A New You Barber and Beauty Salon is open seven days from 8am til 5pm.  Someone is always in.

My third and last entrepreneur is known simply as Mama Sunshine of Mama Sunshines Treasures located at 124 S Market Street in the same neighborhood of the other two businesses.  Her story is different.

She started from a grassroots level, selling from one basket to setting up a table in Leimert Park in California at the Sister Market Place on Degnan.  She didn’t apply for bank loans but instead a special education teacher Mr Eddie Horton who knew her when she worked as a behavioral therapist believed in her and invested money in her business and they are business partners to this day.

When asked about the mayor doing more for African-American businesses she said “the mayor could help with funding and classes but we as a people have to learn to support each other.”  She also said that the Asian stores have been there for a while but she wasn’t sure how long they would last.

I asked her about Leimert Park seeing that she knew that area quite well and she said “I want it to stay Afrocentric but the people who are buying up the property over there are not Afrocentric so we’ll have to see.”  She went on to say that Market Street is designed for mom and pop stores and it would be nice to expand the businesses beyond that area.

Mama Sunshines Treasures is well known for her Mama’s Mud Whipp leave in hair conditioner and she does natural hair care by appointment. She also sells earrings and other trinkets.  For hours of business call 323 387 7992.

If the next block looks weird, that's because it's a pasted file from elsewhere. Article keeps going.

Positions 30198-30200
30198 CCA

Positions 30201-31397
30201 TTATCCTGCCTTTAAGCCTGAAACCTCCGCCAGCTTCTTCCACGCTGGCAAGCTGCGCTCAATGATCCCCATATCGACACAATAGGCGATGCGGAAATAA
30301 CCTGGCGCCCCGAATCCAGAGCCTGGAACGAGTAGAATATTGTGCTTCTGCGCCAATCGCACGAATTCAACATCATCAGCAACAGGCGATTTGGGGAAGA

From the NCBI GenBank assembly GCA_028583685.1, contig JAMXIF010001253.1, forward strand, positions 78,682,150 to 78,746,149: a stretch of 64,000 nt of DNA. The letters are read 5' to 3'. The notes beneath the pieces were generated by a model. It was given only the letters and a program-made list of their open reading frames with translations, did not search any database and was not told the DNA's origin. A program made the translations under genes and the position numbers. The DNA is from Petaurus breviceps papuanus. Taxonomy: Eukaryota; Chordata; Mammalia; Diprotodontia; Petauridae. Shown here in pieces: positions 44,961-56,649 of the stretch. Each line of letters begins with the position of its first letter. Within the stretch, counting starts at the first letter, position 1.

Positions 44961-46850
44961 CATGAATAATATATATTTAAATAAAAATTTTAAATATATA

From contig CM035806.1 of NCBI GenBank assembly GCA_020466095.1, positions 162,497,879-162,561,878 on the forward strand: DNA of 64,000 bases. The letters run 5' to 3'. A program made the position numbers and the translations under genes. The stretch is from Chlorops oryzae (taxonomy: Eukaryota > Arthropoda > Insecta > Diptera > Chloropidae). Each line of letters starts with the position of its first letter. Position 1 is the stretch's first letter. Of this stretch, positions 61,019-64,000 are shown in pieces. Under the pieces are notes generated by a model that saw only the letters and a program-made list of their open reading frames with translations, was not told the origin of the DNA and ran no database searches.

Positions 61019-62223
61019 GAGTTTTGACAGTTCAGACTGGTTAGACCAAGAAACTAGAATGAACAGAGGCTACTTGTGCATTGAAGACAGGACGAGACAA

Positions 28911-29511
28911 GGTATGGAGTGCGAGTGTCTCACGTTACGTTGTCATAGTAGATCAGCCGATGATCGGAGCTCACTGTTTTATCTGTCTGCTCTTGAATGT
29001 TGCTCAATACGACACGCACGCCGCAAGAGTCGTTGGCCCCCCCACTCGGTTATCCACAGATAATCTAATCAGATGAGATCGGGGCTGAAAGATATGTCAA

On my way leaving Inglewood for the day I happened to stop and talk to a gentleman named Mr Dale Lanier a father of five boys.  He too was glad for the business but feared gentrification.  He also reminded me of the David and Goliath story which happened around 2008 when I was living in Los Angeles close to the border of Inglewood.

Wal-Mart was fighting desperately to open a super store in Inglewood but the mom and pop stores fought back valiantly arguing that Wal-Mart was going to run them out of business.  After a long standoff Wal-Mart gave up and moved away.  That is what unity does.

Black businesses are doing well in America but more can be done.  Hopefully the banks will see this article and make the extra effort to lend to African-Americans so that we can all get a share of the pie.

Dorrette G. Young

ydorrette@gmail.com or 562 682 5710 or 562 253 4491

 

 

Written by Dorrette G. Young
Jamaican. Born December 15, 1961, bless God. Worked for a bank in Jamaica. Was promoted to Secretary to the general manager for the entire banking system. Left for a PR firm, also in Jamaica. Wrote articles for our clients, interviewed local celebrities like Jimmy Cliff, traveled the island covering events with a professional photographer and I sang with the Jamaica Folk Singers, touring the island and Costa Rica. Moved to the USA in 1988 to pursue a career in entertainment. Worked as an LVN in the meantime. I can be contacted at ydorrette@gmail.com. Bless God. Profile